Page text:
Brazelton filed charges against Sanchez in August 2004 and announced he would seek the death penalty and handle the case himself, rather than delegate it to one of his deputies.

A prosecutor who took over the case when Brazelton retired in July 2005 said a trial would have revolved around the death penalty, with the defense arguing that Sanchez is rehabili- tated, because he worked with prison administrators and led a prayer group for American In- dian inmates.

Deputy District Attorney Thomas Brennan said Wednesday his chances of getting a jury to impose the ultimate sentence two decades later, despite the heinous nature of the crime, were not strong enough to justify the emotional strain a trial would have placed on Odermatt's fam-ily.

Despite the turn of events, he said charging Sanchez was not a waste of time.

"We're holding him accountable for what he did," Brennan said.

Sanchez did not admit guilt, but his no-contest plea has the same legal consequences as a guilty plea.

Judge Ricardo Córdova said he will sentence Sanchez on March 28.

Defense attorney Martha Carlton-Magaña said the case was a waste of the court's time and taxpayer money, because the best result the district attorney's office could have gotten would have been a death sentence followed by decades of appeals.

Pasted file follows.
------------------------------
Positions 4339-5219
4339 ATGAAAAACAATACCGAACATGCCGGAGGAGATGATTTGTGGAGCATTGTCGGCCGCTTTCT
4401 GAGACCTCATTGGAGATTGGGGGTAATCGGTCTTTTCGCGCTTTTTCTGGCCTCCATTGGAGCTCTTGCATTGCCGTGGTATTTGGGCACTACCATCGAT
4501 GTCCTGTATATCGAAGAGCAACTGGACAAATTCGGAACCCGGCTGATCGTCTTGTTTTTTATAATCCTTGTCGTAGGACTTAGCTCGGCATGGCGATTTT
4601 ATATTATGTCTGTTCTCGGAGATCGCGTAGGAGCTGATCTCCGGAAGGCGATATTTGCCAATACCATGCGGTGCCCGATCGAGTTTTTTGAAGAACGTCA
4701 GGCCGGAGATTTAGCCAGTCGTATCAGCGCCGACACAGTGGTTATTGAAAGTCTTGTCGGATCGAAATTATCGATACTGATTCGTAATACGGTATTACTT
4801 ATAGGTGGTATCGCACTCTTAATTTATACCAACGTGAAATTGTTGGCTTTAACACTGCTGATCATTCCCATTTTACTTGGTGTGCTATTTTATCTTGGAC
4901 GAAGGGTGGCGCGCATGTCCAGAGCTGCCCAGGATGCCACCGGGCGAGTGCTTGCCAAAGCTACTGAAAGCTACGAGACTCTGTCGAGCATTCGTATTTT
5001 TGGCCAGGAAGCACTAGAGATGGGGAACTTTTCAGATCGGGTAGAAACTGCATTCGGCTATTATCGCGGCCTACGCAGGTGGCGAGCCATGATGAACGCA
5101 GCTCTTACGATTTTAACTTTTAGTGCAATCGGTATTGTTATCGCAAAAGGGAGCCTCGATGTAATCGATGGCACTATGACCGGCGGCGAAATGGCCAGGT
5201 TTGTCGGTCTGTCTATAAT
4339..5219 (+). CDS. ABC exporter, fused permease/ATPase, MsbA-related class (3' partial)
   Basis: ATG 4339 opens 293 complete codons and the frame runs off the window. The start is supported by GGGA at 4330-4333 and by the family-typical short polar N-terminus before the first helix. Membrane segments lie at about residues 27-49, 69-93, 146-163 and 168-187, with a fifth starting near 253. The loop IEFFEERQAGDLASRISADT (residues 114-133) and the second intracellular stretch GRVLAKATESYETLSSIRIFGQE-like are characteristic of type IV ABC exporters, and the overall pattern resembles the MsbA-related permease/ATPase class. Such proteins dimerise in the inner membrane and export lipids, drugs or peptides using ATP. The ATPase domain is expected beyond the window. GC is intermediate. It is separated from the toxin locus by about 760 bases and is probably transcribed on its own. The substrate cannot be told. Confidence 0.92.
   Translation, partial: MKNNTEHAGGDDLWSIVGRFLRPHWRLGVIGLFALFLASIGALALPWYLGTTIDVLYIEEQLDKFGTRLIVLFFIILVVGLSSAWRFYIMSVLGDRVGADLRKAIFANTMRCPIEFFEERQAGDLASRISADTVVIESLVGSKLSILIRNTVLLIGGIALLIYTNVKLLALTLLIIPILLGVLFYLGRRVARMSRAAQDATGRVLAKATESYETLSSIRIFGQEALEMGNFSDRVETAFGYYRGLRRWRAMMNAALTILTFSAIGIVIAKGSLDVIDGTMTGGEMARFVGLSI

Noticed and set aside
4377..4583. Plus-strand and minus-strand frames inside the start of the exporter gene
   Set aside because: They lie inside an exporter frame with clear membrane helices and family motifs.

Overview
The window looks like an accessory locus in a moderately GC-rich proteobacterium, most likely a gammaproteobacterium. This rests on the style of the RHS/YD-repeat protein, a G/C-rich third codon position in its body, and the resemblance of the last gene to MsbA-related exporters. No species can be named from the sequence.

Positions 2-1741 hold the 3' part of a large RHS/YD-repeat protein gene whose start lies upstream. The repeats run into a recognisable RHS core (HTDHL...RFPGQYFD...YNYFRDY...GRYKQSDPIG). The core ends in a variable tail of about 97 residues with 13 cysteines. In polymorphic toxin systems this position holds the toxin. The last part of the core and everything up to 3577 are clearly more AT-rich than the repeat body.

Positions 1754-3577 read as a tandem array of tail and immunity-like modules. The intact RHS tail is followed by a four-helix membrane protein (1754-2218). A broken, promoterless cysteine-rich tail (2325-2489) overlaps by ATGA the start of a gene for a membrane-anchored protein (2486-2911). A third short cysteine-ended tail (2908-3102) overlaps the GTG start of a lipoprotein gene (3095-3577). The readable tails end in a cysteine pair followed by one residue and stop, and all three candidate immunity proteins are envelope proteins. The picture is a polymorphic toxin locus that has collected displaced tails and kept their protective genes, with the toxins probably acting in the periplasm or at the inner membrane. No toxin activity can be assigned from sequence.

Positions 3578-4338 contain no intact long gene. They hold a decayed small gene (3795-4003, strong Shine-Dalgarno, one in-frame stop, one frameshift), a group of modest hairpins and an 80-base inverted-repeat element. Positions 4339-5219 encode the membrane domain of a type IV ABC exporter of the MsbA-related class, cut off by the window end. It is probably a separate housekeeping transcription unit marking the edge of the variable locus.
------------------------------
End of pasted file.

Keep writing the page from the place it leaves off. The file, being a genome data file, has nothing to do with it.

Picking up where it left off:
Judges have sentenced 672 people to death since California reinstated capital punishment in 1978, but only 13 offenders have been executed, according to the California Department of Corrections.

Carlton-Magaña said Sanchez is an accomplished artist and jewelry maker who believes he belongs in prison, although he has no memory of his crimes. Had the case gone to trial, she said, a guard and a chaplain from Folsom State Prison would have told the jury that Sanchez was a model prisoner and a changed man.

The defense attorney said Sanchez's case taught her about redemption.

"We talk about it all the time," Carlton-Magaña said. "But with Art, it's the first time I've had an opportunity to see it."

Bee staff writer Susan Herendeen can be reached at sherendeen@modbee.com or 578-2338.